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HCOTY Nominee: Danny and Mickey Thompson’s 400 MPH ‘Challenger 2’

Eric Rood December 15, 2016 Featured, Hooniversal Car of the Year 3 Comments

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This was a great year for drama in motorsports: . Toyota lost Le Mans with a last-minute mechanical failure. Formula 1’s season featured ample teammate drama punctuated by a retiring champion. Even Hot Rod’s Drag Week included a . But perhaps the most dramatic event happened far from the roaring crowds and instead took place in the salted wastelands that have become, over the last 80 years, a grand temple to speed. I’m talking about Danny Thompson eclipsing 400 mph at Bonneville in the Challenger 2—a streamliner originally built by his pops Mickey Thompson—that is my Hooniversal Car of the Year nominee.

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Mickey Thompson, the progenitor of his namesake tire and a speed demon, originally built Challenger 2 in 1968 with a pair of Ford 427s to chase the land-speed record for a wheel-drive car (as opposed to the era’s jet-powered cars). In his original four-engined Challenger I (above), Thompson had become the first earth-bound400 mph American, but he had been able to back up the record with a second run. On the second streamliner, each of the two V8s drove one set of wheels and Mickey, the baddest of the badass hot-rodders in American automotive history, claimed to have blown past 400 mph during testing after an incredibly brief five-month build. Before Mickey could set the wheel-driven record, however, storms at Bonneville dampened his plans to run and backing from his sponsors evaporated before he could try again.

The Challenger 2 sat dormant for nearly 20 years until Mickey again got the itch to chase the record, this time with his son Danny, by that time an experienced racer in his own right, at the controls. Preparations were undertaken and then tragically halted again in 1989 when gunmen, hired by a former business partner, killed Mickey and his wife Trudy as they were leaving their home. Danny packed up his father’s possessions, including the streamliner, and didn’t look at them for more than a decade.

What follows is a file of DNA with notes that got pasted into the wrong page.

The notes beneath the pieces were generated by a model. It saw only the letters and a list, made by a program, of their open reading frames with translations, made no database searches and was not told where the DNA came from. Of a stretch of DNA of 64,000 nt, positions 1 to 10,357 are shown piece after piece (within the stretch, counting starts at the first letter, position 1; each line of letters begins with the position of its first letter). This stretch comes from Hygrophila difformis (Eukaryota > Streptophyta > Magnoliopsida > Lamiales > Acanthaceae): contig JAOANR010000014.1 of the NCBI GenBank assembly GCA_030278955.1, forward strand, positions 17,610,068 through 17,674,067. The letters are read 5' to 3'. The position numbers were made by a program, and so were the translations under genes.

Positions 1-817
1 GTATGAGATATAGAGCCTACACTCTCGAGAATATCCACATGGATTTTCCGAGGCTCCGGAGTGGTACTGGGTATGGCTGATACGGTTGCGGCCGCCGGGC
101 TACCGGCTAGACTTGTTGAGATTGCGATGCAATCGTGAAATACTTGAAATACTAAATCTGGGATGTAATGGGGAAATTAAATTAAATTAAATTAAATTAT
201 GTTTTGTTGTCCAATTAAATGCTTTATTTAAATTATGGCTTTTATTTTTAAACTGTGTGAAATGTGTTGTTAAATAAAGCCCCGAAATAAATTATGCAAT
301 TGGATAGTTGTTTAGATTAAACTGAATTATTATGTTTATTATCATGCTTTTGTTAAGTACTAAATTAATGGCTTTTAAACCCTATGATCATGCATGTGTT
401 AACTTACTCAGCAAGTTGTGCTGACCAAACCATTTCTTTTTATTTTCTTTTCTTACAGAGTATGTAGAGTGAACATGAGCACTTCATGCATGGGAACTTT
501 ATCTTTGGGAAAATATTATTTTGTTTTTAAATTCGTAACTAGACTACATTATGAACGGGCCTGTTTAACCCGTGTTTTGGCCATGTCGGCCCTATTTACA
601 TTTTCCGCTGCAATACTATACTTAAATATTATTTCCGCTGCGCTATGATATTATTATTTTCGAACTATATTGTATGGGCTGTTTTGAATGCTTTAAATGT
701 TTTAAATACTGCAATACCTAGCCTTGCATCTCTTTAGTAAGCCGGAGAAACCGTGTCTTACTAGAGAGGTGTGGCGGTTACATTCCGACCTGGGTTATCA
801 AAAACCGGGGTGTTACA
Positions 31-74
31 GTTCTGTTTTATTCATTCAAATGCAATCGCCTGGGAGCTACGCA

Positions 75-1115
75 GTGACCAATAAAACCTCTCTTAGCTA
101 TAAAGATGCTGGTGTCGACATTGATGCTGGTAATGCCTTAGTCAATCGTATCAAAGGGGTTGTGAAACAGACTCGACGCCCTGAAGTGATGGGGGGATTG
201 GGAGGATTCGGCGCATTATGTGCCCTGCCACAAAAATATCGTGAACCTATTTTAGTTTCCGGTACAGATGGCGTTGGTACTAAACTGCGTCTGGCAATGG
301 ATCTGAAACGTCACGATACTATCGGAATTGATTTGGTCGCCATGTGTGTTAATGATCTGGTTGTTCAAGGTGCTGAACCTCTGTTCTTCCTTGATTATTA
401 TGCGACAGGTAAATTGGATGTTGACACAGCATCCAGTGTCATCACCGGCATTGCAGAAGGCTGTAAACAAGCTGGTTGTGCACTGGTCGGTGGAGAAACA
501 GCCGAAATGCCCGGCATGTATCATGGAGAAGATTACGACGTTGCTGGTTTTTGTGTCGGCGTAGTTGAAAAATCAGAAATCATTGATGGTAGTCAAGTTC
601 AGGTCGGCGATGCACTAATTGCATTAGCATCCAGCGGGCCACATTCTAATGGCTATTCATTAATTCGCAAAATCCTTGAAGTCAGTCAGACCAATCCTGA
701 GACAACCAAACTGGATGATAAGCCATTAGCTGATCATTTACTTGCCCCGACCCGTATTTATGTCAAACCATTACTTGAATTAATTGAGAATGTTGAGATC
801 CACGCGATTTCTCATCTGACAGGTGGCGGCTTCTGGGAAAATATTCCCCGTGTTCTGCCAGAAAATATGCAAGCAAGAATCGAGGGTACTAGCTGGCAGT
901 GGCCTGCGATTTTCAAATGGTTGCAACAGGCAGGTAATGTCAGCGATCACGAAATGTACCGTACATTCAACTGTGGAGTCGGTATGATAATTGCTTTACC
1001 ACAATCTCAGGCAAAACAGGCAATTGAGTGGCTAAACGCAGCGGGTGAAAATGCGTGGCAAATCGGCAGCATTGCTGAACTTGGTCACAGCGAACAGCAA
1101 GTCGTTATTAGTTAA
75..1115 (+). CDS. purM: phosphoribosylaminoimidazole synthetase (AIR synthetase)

After numerous visits to Bonneville and entry into the 200 MPH Club, Danny got the itch to chase his father’s record in his the brutally fast streamliner so preparations began in the late 2000s to modernize the Challenger 2. The revisions were extensive and the specs incredible: The engines would be a pair of dry-block, nitro-powered Hemis that bumped horsepower from the original 1,800 to 2,500. The renovations turned out a brilliant blue dart ready to knock out runs north of 400 miles per hour.

When Speed Week rolled around this year after a two-year absence, the Challenger 2 was ready to go and Danny put the twin Hemis through their paces. On August 22, he ripped off a 411.191 mph run. After being put in impound, he had to back that up the next day with the two runs’ averages comprising the actual speed. His August 23 run came through at 402.348 mph, giving a 406.7 mph average. Forty-eight years after his father had undertaken the chase for 400 mph—and 30 years since they had tried to resurrect it the first time—Danny had finally done it with the Challenger 2.

I’ve never been to Bonneville, but I’ve heard it’s a place to chase your demons, be they speed, mechanical, or personal. And I can’t think of a better example of demon-chasing than ripping across the white-floored, open-aired speed church in a 400 mph streamliner built by your legendary father. Don’t take my word for it, though. . You won’t regret doing it.

 

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  • Well, this is awkward. I kinda like this one.

  • Gunmen, hired by a former business “partner”?! That’s bad, looks like racing isn’t the family friendly activity any longer. ..

  • Victor

    Great story.

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